Clinical Evidence Handbook
A Publication of BMJ Publishing Group
Migraine Headache in Children
Am Fam Physician. 2009 Dec 15;80(12):1445-1446.
Diagnosis of migraine headache in children can be difficult because it depends on subjective symptoms, and diagnostic criteria are broader than in adults.
Migraine occurs in 3 to 10 percent of children and increases with age up to puberty.
Migraine spontaneously remits after puberty in one half of children; however, if it begins during adolescence, it may be more likely to persist throughout adulthood.
We do not know whether paracetamol, nonsteroidal anti-inflammatory drugs (NSAIDs), or codeine phosphate relieve the pain of migraine in children, because few studies have been found. Nevertheless, it is widely accepted, good clinical practice that paracetamol, an NSAID such as ibuprofen, or a combination of both is the first-line therapy for headache relief during acute attacks unless contraindicated.
There is increasing evidence that nasal sumatriptan is likely to be beneficial in reducing pain at two hours compared with placebo in children 12 to 17 years of age with persisting headache.
Oral rizatriptan may reduce nausea, but it has not been shown to reduce pain compared with placebo.
We do not know whether oral zolmitriptan or eletriptan are effective compared with placebo; data regarding zolmitriptan are conflicting and data regarding eletriptan are limited.
We do not know whether antiemetics are beneficial for treating an acute attack of childhood migraine, because we found no studies.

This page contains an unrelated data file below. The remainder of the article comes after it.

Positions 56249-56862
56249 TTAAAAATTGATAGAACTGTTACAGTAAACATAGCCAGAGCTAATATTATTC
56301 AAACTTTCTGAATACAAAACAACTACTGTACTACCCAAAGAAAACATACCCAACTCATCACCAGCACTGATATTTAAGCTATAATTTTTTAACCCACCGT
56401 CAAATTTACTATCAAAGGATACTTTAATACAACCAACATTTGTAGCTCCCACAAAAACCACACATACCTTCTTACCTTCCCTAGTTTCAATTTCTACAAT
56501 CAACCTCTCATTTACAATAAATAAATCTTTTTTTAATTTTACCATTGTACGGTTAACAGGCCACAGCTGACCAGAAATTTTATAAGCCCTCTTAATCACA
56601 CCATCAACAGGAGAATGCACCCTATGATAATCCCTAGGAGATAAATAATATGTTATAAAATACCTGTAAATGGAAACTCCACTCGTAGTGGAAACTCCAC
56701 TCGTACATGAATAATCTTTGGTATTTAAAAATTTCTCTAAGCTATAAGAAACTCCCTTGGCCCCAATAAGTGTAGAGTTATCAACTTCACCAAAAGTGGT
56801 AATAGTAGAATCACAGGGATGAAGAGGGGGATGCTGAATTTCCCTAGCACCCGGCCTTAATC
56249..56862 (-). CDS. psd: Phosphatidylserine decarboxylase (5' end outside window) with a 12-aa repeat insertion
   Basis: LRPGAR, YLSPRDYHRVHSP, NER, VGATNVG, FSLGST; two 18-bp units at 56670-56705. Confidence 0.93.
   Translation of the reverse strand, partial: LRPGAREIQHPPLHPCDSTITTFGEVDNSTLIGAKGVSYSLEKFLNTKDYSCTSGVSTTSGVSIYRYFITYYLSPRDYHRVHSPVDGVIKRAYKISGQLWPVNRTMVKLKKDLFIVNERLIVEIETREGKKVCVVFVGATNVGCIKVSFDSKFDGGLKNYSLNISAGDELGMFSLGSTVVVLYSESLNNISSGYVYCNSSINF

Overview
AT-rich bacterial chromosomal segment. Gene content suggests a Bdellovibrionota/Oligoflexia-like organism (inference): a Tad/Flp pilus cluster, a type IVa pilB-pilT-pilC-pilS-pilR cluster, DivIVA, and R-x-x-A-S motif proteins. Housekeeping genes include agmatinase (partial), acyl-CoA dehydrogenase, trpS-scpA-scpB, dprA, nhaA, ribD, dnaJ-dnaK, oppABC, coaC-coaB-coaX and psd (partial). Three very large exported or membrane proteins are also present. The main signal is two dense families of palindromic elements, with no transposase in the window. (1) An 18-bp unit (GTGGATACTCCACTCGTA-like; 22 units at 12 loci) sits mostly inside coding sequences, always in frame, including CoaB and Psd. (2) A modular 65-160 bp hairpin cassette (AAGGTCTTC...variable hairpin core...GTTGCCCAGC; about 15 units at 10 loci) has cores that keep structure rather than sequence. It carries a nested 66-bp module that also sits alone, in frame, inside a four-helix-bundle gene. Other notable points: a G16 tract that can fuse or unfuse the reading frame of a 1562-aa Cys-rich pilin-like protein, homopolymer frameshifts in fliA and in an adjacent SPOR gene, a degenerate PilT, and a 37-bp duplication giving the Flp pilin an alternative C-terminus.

Pizotifen is widely used as prophylaxis in children with migraine, but we found no studies assessing its effectiveness.
When used prophylactically, stress management programs may improve headache severity and frequency in the short term compared with no stress management.
Studies of beta blockers as prophylaxis in children have had inconsistent results, and propranolol may even increase the duration of headaches compared with placebo.
We do not know whether prophylactic dietary manipulation, thermal biofeedback, or progressive muscle relaxation can prevent recurrence of migraine in children.
There is inconclusive evidence that topiramate may be useful as prophylaxis in children with migraine.
What are the effects of treatments for acute attacks of migraine headache in children?
Likely to be beneficial
Nonsteroidal anti-inflammatory drugs*
What are the effects of prophylaxis for migraine headache in children?
Likely to be beneficial
Progressive muscle relaxation
*— Based on consensus; no evidence from randomized controlled trials.
Migraine is defined by the International Headache Society (IHS) as a recurrent headache that occurs with or without aura and that lasts two to 48 hours. It is usually unilateral in nature, pulsating in quality, of moderate or severe intensity, and is aggravated by routine physical activity. Nausea, vomiting, photophobia, and phonophobia are common accompanying symptoms. This review focuses on migraine in children younger than 18 years.
Diagnostic criteria for children are broader than criteria for adults, allowing for a broader range of duration and a broader localization of the pain. Diagnosis is difficult in young children because the condition is defined by subjective symptoms. Studies that do not explicitly use criteria that are congruent with IHS diagnostic criteria (or revised IHS criteria in children younger than 16 years) have been excluded from this review.